Rhino

Footballguy
I would rank him among the best based on most championships of any QB's and career win-loss record of 62-24-4.
Like I said, if Dilfer, McMahon, Doug Williams, or Rypien played for that team instead of Starr, would they be considered one of the best ever? Considering how mediocre Starr was throwing the ball (see stats), IMO, it stands to reason anyone of those QBs would have enjoyed those championships. Right time, right place means everything. Having that team, the way it was, doesn't hurt.
I don't think you can assume any of those QB's would win 5 championships with that team. The bottom line is that he won 5 and no one else has ever done that.
That's true, but what I can assume is that any number of QBs (NOT CONSIDERED IN ELITE CLASS) would have better stats that Starr. Giving a chance to play for Lombardi in that system, at that time, yes, they would have been considered as good as Starr, IMO. Timing is everything.
Time out - why can you make one assumption but not the other?!? An assumption is an assumption - either way it makes an ### outta U and ME.You have no problem assuming that a quarterback like Trent Dilfer, Jim McMahon or Doug Williams would have had better statistics on a Vince Lombardi coached team than Bart Starr.

But you conceed that you would NOT assume those same quarterbacks would have won as many championships as Bart Starr on that same Vince Lombardi coached team?

And you somehow feel this makes Bart Starr an overrated quarterback?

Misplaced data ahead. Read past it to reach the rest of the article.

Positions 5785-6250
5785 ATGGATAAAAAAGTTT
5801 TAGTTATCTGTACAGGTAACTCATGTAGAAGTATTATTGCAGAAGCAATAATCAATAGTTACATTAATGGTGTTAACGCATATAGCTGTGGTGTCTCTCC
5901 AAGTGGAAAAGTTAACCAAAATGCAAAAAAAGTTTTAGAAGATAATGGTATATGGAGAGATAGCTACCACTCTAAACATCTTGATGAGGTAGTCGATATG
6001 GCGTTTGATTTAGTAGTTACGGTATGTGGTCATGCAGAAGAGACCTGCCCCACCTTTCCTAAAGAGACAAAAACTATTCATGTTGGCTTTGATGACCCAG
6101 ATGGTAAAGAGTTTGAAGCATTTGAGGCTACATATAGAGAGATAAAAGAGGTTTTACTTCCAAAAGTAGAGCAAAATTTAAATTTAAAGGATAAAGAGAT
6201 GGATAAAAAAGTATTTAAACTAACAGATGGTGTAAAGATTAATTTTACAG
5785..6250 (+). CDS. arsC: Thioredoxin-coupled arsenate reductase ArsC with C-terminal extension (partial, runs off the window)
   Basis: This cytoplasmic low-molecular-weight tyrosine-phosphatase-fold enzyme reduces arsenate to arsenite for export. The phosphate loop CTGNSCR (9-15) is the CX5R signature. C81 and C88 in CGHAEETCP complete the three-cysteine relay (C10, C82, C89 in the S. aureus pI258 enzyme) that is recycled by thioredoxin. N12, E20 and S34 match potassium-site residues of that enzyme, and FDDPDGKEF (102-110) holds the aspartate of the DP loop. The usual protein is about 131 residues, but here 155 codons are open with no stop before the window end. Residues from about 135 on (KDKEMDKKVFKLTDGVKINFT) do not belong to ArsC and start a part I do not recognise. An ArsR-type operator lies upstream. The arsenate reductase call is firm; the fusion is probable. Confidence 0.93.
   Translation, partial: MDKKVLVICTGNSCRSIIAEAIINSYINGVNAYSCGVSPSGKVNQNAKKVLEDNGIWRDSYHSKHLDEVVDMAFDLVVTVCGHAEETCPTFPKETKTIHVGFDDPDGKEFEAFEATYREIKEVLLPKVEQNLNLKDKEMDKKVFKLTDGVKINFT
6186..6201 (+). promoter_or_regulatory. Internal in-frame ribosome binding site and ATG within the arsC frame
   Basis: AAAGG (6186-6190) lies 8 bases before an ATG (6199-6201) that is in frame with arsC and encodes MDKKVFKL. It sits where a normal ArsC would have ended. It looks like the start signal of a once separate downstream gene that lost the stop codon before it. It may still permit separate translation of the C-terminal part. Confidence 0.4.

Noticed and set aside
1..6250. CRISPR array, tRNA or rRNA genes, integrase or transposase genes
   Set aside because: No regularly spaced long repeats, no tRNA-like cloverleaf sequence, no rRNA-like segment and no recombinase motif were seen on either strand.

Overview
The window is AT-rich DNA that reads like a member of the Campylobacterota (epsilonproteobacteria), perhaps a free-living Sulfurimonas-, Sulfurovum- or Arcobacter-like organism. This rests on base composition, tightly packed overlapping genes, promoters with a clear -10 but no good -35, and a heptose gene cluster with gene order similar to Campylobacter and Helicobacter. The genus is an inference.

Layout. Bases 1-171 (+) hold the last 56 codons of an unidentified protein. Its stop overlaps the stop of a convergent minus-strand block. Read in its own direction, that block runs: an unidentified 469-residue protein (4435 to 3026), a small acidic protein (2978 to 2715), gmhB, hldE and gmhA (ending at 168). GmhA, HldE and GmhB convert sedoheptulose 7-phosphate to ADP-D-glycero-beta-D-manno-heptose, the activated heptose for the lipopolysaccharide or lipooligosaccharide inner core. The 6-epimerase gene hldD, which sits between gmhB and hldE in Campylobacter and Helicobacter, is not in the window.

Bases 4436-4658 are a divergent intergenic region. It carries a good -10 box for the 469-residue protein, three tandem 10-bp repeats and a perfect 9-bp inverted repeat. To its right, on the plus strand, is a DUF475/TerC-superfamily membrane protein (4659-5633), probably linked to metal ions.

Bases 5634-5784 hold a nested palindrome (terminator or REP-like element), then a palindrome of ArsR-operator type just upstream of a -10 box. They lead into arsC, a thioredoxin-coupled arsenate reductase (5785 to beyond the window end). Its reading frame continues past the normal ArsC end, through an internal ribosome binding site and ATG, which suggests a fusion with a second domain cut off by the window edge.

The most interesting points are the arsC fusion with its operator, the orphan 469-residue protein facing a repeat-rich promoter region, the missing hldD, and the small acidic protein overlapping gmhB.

Where are you getting this? Am I just crazy or does anyone else fail to see the logic in this arguement?

 

gump

Footballguy
For someone who claims to love Unitas, you seem to know very little about leadership and what it means to a football team.

 

shakeybarn

Footballguy
NFL Highlights:

• Named NFL MVP (1966)

• Won Six Western Division Titles

• Won Five NFL Championships

• Won Two Super Bowl Victories (I,II)

• Named MVP of Super Bowls I and II

• Led the NFL in passing in 1962, 1964 and 1966

• Named to the Pro Bowl Four Times
I agree that Starr is up there... but the "won championships" being on that Packer team LOADED with Hall of Famers... to me goes with the Bradshaw argument... what would of Bradshaw looked like on the St Louis Cardinals... without Jack Ham, Lambert, Mean Joe, Franco Harris, Lynn Swann, Mel Blount, John Stallworth, Mike Webster, Art Rooney, Chuck Knoll.... 10 ppl consider in the elite of their position.Leading the NFL in passing a number of times, one NFL MVP and some pro bowl nods is "good" but not "great", given the team he had.

The 2nd Super Bowl MVP nod wasn't much... the Pack controlled the game with the running attack... Starr had one pass that (I can't remember his name) really broke open into a 50yd plus TD. Starr was such a darling from Super Bowl I that the biasm shone thru, and there really wasn't much else to point to. I'd say Starr didn't lose the game for them. Sound vicious, but what I know of.

 

JohnnyU

Footballguy
For someone who claims to love Unitas, you seem to know very little about leadership and what it means to a football team.
That is not true, but IMO, to be considered one of the best, you HAVE TO HAVE BETTER NUMBERS THAN STARR.
 

IanTucker

Footballguy
Comparing stats across generations of football players is useless.Why would he have a lot of TD passes when he had Hornung and Taylor running the ball like they did?It was a different era...McNabb passes on almost every down now for example.I watched Starr's career and I believe he was one of the very best.

 

shakeybarn

Footballguy